U.S. Supreme Court refuses to hear Price v. Philip Morris
WASHINGTON-The United States Supreme Court refused to hear arguments that a lower court erred when tossing Madison County Circuit Judge Nicholas Byron's $10.1 billion verdict Marlboro and Cambridge "light" cigarettes.
The decision was released today with hundreds of others. The high court did not comment on its order.
Nearly a year ago the Illinois Supreme Court overturned Byron's $10.1 billion Madison County bench verdict in Price v. Philip Morris.
In a 4-2 decision issued Dec. 15, 2005, the court grounded its decision on a section of the Illinois Consumer Fraud Act, which exempts conduct allowed by U.S. regulatory bodies.
The court held that the Federal Trade Commission authorized tobacco companies to characterize cigarettes as "light" or "low tar and nicotine."
Byron issued the verdict in 2003, citing the defendant duped smokers into believing light cigarettes were safer than regular ones.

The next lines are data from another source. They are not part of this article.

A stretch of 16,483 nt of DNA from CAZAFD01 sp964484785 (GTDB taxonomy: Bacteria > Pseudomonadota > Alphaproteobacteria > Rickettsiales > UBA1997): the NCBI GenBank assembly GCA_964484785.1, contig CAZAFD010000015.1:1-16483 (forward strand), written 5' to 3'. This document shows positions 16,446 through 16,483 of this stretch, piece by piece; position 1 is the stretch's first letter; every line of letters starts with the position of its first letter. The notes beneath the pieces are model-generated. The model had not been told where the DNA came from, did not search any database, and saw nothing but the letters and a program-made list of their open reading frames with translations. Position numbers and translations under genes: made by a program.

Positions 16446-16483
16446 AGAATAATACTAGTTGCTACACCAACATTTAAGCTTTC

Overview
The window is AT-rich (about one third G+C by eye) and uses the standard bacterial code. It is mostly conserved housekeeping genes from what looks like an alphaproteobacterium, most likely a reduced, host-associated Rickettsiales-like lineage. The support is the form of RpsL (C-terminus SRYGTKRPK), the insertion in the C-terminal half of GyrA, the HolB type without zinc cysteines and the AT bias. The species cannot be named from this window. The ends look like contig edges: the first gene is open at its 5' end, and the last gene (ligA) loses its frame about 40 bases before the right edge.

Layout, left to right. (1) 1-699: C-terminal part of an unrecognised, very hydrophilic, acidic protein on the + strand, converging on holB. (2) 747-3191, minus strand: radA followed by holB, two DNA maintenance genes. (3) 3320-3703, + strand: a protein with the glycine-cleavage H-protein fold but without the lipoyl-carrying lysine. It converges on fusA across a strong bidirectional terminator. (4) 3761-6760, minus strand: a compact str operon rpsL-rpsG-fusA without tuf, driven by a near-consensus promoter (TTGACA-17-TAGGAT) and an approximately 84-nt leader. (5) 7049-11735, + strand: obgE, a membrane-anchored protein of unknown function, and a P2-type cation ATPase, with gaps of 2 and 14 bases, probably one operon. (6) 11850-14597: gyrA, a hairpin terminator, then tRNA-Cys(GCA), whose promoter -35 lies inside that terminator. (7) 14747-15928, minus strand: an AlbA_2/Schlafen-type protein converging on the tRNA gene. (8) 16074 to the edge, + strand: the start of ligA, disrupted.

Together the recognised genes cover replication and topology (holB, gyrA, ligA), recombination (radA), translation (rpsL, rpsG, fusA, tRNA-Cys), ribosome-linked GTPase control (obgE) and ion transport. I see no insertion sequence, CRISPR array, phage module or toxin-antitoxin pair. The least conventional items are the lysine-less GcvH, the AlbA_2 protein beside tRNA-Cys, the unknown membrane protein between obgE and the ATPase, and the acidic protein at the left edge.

Byron called the conduct "outrageous and evil."
The class action lawsuit was brought by lead plaintiff Sharon Price, an East Alton police dispatcher. She claimed she started smoking in 1966 and switched to Cambridge Lights in 1986.
Plaintiffs presented evidence that "light" or "low tar" cigarettes promoted at that time were no safer than regular cigarettes and, in fact, could be more harmful. They also presented evidence that defendant was aware of this.
The requirement of actual damages means that the plaintiff must have been harmed in a concrete, ascertainable way. That is, the defendant's deception must have affected the plaintiff in way that made him or her tangibly worse off. Theoretical harm is insufficient. Damages may not be predicated on mere speculation, hypothesis, conjecture or whim.”— Illinois Supreme Court Justice Lloyd Karmeier